Just one of the many ways this can be accomplished is by showing that increased government involvement in the health care industry leads to longer wait times, shortages of doctors, and ultimately more suffering and untimely deaths.

For instance, contrary to claims recently made by presidential candidate and real estate tycoon Donald Trump, the government-controlled health care system in Canada has led to terrible and dangerous average wait times for patients needing hip, knee, or back surgery. The average patient needing one of these treatments must wait 42 weeks, according to a study by the Fraser Institute. The same study also showed patients needing neurosurgery must wait an astonishing and life-threatening average of 31 weeks for treatment.

Canadians, do yourselves a favor: If you slip and fall, seriously hurting your back, neck, or head, go to America. Even if it takes you a whole week to make it there and another month to see someone, you’ll still likely be treated much faster than you would be in Canada.

As Forbes writer Avik Roy points out, government controls and a universal health care system in Scotland led to significantly lower cancer survival rates compared to patients in the United States. For instance, 60 percent of patients with colon cancer in the United States survived five years, while only 46 percent survived in Scotland over the same period. Over time, that difference translates to tens of thousands of additional lives saved.

By focusing on how government interference directly causes harm to all people, including those who are most at risk, pro-liberty health care reform advocates shift the focus from cash to compassion, which is right where they need to be to reach young people.

— Justin Haskins



Sign-up season for President Barack Obama’s health care law doesn’t start for another couple of months, but the next few days are crucial for hundreds of thousands of customers at risk of losing financial aid when they renew coverage for 2016.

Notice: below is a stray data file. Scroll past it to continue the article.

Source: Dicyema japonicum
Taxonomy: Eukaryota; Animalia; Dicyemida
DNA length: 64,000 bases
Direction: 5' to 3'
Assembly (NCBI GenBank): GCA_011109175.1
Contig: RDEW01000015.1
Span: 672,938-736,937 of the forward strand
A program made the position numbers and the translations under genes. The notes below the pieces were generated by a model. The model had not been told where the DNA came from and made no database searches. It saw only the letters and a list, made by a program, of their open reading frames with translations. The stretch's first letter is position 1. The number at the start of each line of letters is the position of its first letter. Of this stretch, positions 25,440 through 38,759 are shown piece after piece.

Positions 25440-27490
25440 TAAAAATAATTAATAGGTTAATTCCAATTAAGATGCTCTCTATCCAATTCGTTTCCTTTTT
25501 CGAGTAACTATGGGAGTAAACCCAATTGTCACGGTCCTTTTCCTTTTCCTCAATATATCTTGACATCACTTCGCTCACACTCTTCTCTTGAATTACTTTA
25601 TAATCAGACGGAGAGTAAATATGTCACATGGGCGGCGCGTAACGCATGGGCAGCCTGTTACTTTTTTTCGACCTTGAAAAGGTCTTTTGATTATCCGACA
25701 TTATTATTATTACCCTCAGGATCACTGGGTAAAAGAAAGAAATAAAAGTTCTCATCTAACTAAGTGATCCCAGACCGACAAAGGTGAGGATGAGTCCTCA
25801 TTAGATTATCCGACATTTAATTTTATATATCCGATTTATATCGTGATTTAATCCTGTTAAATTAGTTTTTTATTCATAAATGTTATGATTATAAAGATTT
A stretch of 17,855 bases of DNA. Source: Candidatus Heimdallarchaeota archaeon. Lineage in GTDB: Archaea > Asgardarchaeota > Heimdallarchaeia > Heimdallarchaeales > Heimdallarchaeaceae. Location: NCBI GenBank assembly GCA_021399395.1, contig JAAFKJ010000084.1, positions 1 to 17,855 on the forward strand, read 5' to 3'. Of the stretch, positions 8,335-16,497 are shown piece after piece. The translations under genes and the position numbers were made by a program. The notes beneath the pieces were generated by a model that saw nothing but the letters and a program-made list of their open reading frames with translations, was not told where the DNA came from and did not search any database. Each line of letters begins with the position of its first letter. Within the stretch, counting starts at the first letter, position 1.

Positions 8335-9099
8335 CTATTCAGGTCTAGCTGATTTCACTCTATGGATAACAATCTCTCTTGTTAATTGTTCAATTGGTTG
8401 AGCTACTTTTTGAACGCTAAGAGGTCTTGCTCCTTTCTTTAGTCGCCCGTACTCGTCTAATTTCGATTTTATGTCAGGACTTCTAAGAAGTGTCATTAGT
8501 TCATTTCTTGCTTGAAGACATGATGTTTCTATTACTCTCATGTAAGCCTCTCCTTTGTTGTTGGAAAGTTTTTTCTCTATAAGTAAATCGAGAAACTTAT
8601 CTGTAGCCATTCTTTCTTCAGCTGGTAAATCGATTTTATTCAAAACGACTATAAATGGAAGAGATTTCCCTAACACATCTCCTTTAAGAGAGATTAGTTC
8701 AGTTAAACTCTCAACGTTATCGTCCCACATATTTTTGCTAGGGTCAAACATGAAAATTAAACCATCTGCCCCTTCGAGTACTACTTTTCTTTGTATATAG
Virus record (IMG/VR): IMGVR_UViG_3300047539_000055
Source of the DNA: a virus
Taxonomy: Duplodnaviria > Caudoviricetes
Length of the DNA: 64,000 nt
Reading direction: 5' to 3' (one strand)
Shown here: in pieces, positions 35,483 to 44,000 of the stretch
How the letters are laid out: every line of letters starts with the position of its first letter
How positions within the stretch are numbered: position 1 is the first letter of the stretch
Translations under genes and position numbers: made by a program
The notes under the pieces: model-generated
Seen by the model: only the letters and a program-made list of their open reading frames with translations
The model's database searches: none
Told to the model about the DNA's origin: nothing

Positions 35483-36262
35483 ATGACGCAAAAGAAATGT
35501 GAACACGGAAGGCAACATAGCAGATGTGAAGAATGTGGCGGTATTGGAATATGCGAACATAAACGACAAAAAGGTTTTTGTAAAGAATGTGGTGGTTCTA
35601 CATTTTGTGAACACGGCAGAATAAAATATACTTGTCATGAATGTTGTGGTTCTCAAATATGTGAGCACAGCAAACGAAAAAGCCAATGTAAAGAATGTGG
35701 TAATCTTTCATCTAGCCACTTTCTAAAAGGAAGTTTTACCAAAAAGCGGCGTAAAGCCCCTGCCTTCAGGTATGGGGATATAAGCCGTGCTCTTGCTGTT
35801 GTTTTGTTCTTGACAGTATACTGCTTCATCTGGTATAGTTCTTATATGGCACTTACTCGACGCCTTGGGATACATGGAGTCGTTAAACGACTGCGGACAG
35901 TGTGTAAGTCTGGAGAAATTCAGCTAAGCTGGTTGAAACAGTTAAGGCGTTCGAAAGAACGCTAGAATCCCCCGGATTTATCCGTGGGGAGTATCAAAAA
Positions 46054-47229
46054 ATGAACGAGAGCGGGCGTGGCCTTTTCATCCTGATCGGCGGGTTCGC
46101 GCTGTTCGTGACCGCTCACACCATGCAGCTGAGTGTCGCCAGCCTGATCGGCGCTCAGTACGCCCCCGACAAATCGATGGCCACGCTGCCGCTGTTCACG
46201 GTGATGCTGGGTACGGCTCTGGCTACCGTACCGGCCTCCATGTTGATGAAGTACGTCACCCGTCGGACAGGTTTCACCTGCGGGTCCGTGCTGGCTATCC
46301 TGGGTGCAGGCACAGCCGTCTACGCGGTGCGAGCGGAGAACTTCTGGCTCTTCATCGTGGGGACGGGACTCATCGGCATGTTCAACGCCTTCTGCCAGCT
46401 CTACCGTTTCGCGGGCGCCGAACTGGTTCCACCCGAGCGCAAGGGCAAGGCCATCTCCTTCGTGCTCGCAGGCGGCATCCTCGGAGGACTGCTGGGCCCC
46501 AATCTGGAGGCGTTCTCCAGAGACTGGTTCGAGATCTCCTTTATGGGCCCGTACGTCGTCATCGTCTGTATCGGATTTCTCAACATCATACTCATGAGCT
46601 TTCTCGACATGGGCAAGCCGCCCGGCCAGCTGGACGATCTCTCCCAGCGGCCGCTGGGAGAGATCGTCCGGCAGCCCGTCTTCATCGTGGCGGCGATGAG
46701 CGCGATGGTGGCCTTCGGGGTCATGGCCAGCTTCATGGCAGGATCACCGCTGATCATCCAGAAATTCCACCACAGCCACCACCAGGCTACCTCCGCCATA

Call them tardy tax filers: an estimated 1.8 million households that got subsidies for their premiums last year but failed to file a 2014 tax return as required by the law, or left out key IRS paperwork.

Because of coordination issues between the IRS and marketplaces like HealthCare.gov, consumers who keep procrastinating into the fall are taking chances with their financial aid, according to insurers and the tax agency. That means, for example, someone who’s been paying a monthly premium of $90 could suddenly get hit with a bill for $360.

Government officials say they have a backstop planned that should help many procrastinators. Nonetheless, insurers and advocacy groups say they’ve been told the best way returning customers can avoid hassles is to file their taxes correctly by Aug. 31.

“You don’t want to get to December and realize that your subsidy amount isn’t there,” said Clare Krusing, spokeswoman for the industry group America’s Health Insurance Plans. Sign-up season starts Nov. 1, and insurers typically send bills for January in mid-December.

The last thing insurers want is consumers blaming them. They’re particularly concerned that satisfied customers just waiting for their coverage to automatically renew might get a nasty surprise.

SOURCE: Ricardo Alonso-Zaldivar, Associated Press


Scott Walker became the first top-tier Republican candidate Tuesday to release a plan to replace Obamacare, but conservative rivals said it is too liberal and would create a new entitlement.

The Wisconsin governor pledged that on the first day of his presidency, he would send a bill “to Congress to once and for all repeal Obamacare entirely.”

Speaking at a machine parts shop outside of Minneapolis, Walker also said he would sign an executive order to undo what he calls the “special deal for Congress,” which allows the federal government to pay a portion of Hill staffers’ and members’ health insurance as their employer. The provision has raised the ire of conservatives but repealing it would raise insurance costs for staffers on Capitol Hill.